Looks light blue rather than green to me. Did the Paines have it painted blue? Also, did Ruth's '55 Chevy station wagon have a luggage rack on top near the rear?

Michael owned a blue and white 1956 Oldsmobile sedan. Can anyone post a photo of that car or one like it?



Thanks,
--Thomas

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topical bump

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Edited by Thomas Graves, 13 June 2007 - 03:21 AM.


#29 Miles Scull

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Posted 13 June 2007 - 01:41 AM

Mark,

The WCR altered Craig's deposition to hide the true facts & to concoct the LN rubbish. Craig writes:


I first saw my testimony in January of 1968 when I looked at the 26 volumes which belonged to Penn Jones. My alleged statement was included. The following are some of the changes in my testimony:


Arnold Rowland told me that he saw two men on the sixth floor of the Texas School Book Depository 15 minutes before the President arrived: one was a Negro, who was pacing back and forth by the southwest window. The other was a white man in the southeast corner, with a rifle equipped with a scope, and that a few minutes later he looked back and only the white man was there. In the Warren Commission: Both were white, both were pacing in front of the southwest corner and when Rowland looked back, both were gone;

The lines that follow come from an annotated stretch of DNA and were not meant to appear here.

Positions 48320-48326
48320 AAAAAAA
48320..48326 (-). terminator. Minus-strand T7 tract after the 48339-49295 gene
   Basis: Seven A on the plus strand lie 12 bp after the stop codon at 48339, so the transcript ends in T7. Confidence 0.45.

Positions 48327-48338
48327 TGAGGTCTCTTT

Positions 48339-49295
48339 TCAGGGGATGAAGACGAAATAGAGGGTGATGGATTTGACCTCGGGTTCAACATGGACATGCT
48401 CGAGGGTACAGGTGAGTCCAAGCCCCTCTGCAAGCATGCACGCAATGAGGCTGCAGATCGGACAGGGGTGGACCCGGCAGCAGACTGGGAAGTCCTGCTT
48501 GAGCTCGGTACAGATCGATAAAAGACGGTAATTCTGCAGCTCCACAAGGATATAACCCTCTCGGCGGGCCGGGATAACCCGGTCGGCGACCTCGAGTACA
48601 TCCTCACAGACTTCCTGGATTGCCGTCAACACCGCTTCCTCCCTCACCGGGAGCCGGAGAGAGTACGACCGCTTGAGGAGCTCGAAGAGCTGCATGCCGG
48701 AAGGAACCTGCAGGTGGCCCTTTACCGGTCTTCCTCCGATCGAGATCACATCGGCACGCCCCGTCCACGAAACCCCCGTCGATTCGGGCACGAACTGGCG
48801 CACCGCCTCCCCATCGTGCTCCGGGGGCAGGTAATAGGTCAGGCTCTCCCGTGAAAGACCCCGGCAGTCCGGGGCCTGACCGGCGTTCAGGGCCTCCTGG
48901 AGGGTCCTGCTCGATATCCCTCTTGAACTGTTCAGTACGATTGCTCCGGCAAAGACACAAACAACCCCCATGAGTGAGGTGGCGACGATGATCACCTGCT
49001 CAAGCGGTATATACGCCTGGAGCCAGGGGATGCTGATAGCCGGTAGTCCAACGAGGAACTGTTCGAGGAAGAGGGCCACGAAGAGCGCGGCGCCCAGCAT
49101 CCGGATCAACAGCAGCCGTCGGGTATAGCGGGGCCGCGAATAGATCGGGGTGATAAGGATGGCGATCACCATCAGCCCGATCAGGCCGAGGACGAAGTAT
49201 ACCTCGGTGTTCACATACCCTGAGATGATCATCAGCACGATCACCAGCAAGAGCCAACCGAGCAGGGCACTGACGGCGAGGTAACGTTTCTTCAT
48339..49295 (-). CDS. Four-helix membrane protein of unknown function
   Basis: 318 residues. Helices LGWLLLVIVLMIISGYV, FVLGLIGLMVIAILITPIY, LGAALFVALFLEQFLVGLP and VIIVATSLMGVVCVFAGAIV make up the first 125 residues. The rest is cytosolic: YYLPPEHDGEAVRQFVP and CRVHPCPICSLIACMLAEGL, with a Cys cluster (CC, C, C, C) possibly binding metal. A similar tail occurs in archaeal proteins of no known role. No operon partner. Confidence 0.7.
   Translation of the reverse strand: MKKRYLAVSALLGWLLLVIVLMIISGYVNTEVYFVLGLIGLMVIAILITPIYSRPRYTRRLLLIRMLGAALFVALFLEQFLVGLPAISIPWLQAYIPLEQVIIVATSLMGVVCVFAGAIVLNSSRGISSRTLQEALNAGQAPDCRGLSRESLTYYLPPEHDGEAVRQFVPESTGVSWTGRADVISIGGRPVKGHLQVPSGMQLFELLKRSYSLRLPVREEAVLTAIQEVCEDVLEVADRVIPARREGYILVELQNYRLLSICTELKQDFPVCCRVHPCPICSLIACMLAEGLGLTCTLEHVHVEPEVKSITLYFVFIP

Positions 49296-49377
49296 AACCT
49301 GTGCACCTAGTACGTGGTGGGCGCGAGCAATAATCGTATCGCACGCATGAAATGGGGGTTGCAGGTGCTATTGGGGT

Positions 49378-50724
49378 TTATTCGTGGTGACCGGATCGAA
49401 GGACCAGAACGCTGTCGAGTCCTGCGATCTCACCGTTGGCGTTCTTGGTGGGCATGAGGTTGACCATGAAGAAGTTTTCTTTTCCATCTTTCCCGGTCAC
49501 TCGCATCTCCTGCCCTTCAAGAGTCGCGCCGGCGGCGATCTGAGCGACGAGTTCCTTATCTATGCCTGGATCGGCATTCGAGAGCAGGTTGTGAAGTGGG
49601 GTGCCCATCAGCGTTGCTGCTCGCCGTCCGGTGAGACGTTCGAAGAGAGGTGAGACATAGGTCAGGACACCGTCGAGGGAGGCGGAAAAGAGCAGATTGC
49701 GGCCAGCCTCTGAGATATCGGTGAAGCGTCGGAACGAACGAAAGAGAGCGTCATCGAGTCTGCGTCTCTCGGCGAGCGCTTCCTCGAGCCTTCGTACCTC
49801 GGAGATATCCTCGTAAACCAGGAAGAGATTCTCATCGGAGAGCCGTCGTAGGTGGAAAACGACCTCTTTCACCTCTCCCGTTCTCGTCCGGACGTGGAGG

I said the Rambler station wagon was light green. The Warren Commission: Changed to a white station wagon;

I said the driver of the Station Wagon had on a tan jacket. The Warren Commission: A white jacket;

I said the license plates on the Rambler were not the same color as Texas plates. The Warren Commission: Omitted the not -- omitted but one word, an important one, so that it appeared that the license plates were the same color as Texas plates;

I said that I got a good look at the driver of the Rambler. The Warren Commission: I did not get a good look at the Rambler. (In Captain Fritz's office) I had said that Fritz had said to Oswald, "This man saw you leave" (indicating me). Oswald said, "I told you people I did." Fritz then said, "Now take it easy, son, we're just trying to find out what happened", and then (to Oswald), "What about the car?" to which Oswald replied, "That station wagon belongs to Mrs. Paine. Don't try to drag her into this." Fritz said car -- station wagon was not mentioned by anyone but Oswald. (I had told Fritz over the telephone that I saw a man get into a station wagon, before I went to the Dallas Police Department and I had also described the man. This is when Fritz asked me to come there.) Oswald then said, "Everybody will know who I am now;" the Warren Commission: Stated that the last statement by Oswald was made in a dramatic tone. This was not so. The Warren Commission also printed, "NOW everybody will know who I am", transposing the now. Oswald's tone and attitude was one of disappointment. If someone were attempting to conceal his identity as Deputy and he was found out, exposed -- his cover blown, his reaction would be dismay and disappointment. This was Oswald's tone and attitude -- disappointment at being exposed!